Recent Advances in Plant-Pathogen Interactions - 2nd Edition

A special issue of Diversity (ISSN 1424-2818). This special issue belongs to the section "Microbial Diversity and Culture Collections".

Deadline for manuscript submissions: 26 June 2024 | Viewed by 1151

Special Issue Editor

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Guest Editor
Faculty of Horticulture, Mendeleum—Institute of Genetics, Mendel University in Brno, 69144 Lednice, Czech Republic
Interests: high-throughput sequencing; bioinformatics; plant pathology; metagenomics; small RNA; grapevine trunk pathogens
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Special Issue Information

Dear Colleagues,

Studies of plant–pathogen interactions have historically focused mainly on simple models of infection involving single host–single disease patterns. Plant infections usually involve multiple genera, species, and/or genotypes and exhibit complexities not captured in single host–single disease systems. Recent insights into co-infection systems focusing on host–pathogen interactions will be included in this Special Issue. Moreover, the implications for host susceptibility/resistance are of interest. During the last several decades, the study of plant–pathogen interaction has been enriched by the advent of new technologies and the application of multiple omics platforms. Omics technologies reflect the dynamic concept of biological processes and provide a contemporary approach to viral, bacterial, and fungal pathogens.

The aim of this Special Issue is to cover multiple aspects of pathogen interactions, with emphasis on the application of individual- and multi-omics-based technologies to uncover novel insights into the relationships between plants and their pathogens.

Dr. Ales Eichmeier
Guest Editor

Manuscript Submission Information

Manuscripts should be submitted online at by registering and logging in to this website. Once you are registered, click here to go to the submission form. Manuscripts can be submitted until the deadline. All submissions that pass pre-check are peer-reviewed. Accepted papers will be published continuously in the journal (as soon as accepted) and will be listed together on the special issue website. Research articles, review articles as well as short communications are invited. For planned papers, a title and short abstract (about 100 words) can be sent to the Editorial Office for announcement on this website.

Submitted manuscripts should not have been published previously, nor be under consideration for publication elsewhere (except conference proceedings papers). All manuscripts are thoroughly refereed through a single-blind peer-review process. A guide for authors and other relevant information for submission of manuscripts is available on the Instructions for Authors page. Diversity is an international peer-reviewed open access monthly journal published by MDPI.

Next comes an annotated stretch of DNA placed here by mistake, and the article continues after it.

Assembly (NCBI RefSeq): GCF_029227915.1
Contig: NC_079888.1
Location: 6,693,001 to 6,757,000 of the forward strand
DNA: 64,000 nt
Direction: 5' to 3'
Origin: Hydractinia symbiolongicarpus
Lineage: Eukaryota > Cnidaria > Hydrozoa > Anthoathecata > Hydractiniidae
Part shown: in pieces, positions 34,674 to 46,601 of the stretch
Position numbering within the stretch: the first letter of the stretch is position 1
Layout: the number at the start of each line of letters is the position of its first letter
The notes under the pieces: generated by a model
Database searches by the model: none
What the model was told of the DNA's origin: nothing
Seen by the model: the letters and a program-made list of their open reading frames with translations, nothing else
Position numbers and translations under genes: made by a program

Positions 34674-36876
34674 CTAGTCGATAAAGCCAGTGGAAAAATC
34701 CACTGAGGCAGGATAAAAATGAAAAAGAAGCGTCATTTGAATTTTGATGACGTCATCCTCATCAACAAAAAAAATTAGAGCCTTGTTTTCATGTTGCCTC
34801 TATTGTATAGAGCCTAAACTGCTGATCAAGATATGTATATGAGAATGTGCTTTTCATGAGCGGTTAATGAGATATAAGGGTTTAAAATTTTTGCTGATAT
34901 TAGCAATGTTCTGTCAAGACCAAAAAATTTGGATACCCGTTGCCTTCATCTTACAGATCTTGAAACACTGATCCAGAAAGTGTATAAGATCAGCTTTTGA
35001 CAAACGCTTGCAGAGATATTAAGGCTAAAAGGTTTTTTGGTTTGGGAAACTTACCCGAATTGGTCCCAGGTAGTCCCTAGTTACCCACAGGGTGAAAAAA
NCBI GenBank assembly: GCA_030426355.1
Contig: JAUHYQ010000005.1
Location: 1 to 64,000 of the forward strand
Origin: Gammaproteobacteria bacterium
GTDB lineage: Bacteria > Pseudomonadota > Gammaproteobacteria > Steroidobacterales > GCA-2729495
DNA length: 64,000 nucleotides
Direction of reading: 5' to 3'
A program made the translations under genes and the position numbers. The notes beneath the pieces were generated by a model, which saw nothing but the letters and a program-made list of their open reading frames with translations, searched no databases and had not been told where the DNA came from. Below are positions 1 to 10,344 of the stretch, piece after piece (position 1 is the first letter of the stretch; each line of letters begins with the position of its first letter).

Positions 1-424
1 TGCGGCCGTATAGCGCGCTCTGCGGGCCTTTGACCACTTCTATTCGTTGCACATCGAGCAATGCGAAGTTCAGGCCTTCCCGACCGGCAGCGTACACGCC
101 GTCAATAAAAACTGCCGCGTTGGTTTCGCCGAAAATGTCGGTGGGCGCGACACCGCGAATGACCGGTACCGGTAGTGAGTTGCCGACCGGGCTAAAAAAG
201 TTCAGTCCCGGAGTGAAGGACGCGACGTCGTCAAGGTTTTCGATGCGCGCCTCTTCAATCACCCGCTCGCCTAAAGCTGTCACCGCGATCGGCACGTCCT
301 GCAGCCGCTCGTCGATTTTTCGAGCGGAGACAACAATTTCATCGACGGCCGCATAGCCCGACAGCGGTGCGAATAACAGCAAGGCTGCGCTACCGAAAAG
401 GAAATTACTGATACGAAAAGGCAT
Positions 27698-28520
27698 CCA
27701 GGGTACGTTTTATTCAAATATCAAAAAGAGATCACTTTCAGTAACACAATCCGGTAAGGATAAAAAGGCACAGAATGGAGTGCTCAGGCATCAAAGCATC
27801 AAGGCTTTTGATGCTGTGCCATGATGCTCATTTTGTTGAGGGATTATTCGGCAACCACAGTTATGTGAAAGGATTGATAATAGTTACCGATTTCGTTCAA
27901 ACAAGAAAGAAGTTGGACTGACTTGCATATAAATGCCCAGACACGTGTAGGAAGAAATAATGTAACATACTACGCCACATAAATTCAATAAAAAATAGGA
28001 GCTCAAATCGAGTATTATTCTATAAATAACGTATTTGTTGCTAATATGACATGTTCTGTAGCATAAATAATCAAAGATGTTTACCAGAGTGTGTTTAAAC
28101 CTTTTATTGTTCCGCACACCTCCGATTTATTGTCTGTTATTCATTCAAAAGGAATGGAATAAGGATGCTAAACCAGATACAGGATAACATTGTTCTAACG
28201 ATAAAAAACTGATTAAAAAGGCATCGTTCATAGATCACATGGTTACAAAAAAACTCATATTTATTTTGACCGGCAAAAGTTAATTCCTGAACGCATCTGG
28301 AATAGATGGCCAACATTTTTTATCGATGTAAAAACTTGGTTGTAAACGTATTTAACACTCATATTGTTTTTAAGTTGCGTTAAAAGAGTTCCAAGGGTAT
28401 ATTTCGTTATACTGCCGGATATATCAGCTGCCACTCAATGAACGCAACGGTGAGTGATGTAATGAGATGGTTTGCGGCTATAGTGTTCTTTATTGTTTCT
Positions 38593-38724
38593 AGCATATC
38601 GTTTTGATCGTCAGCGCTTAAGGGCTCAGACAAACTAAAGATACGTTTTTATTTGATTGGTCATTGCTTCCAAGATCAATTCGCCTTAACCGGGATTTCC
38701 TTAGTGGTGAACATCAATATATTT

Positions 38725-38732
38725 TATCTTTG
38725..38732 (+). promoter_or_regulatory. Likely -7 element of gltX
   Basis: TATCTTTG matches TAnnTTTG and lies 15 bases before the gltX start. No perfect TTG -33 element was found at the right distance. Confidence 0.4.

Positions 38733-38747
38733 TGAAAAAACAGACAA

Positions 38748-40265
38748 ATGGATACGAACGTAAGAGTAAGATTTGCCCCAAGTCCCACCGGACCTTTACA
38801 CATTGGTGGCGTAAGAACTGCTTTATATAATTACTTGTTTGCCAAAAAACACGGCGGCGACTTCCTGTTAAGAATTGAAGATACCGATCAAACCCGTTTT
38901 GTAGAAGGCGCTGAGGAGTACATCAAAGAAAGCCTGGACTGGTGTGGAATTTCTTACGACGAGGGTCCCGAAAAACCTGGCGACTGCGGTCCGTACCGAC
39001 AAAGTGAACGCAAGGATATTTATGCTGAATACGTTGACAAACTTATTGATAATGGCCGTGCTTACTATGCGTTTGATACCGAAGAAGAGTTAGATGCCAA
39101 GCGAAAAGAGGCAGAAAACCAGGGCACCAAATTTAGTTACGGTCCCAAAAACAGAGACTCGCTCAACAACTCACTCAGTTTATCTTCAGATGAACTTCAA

Please visit the Instructions for Authors page before submitting a manuscript. The Article Processing Charge (APC) for publication in this open access journal is 2600 CHF (Swiss Francs). Submitted papers should be well formatted and use good English. Authors may use MDPI's English editing service prior to publication or during author revisions.


  • plant pathology
  • high-throughput sequencing
  • symptoms
  • viroids
  • viruses
  • bacteria
  • fungi
  • omics technologies

Published Papers (1 paper)

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13 pages, 4806 KiB  
Coniolariella gamsii Causes Poplar Leaf Spot Disease in Xinjiang, China
by Chuli Liu, Hailong Lu, Hongjin Chen, Shuikang Chen, Caixia Wang, Zhiyong Zhou and Rong Ma
Diversity 2023, 15(12), 1190; - 30 Nov 2023
Cited by 1 | Viewed by 947
Populus laurifolia is one of the most valuable tree species in the world and an important silvicultural tree species in the Xinjiang Uygur Autonomous Region, China. In July 2017, an unreported brown leaf spot disease was observed on P. laurifolia in Altay City, [...] Read more.
Populus laurifolia is one of the most valuable tree species in the world and an important silvicultural tree species in the Xinjiang Uygur Autonomous Region, China. In July 2017, an unreported brown leaf spot disease was observed on P. laurifolia in Altay City, Xinjiang. The causal agent of this leaf spot disease was isolated, and Koch’s postulates were performed to confirm its pathogenicity. Based on a morphological characterization and phylogenetic analyses, the causal organism was identified to be a fungal species, Coniolariella gamsii. The optimum mycelial growth conditions for C. gamsii are on PLPDA (Populus leaves potato dextrose agar) medium, at 28 °C, in the dark. The sporulation time when using PLPDA medium (12 days) is much less than that for PDA medium (25 days). Pathogenicity tests revealed that C. gamsii can also infect two other Populus species (P. bolleana and P. tomentosa). This is the first report of C. gamsii causing brown leaf spot disease on P. laurifolia, and the optimum culture and sporulation conditions have also been optimized for the first time. This study provides a theoretical basis for the diagnosis of this disease and the monitoring of the disease’s occurrence and epidemic status. Full article
(This article belongs to the Special Issue Recent Advances in Plant-Pathogen Interactions - 2nd Edition)
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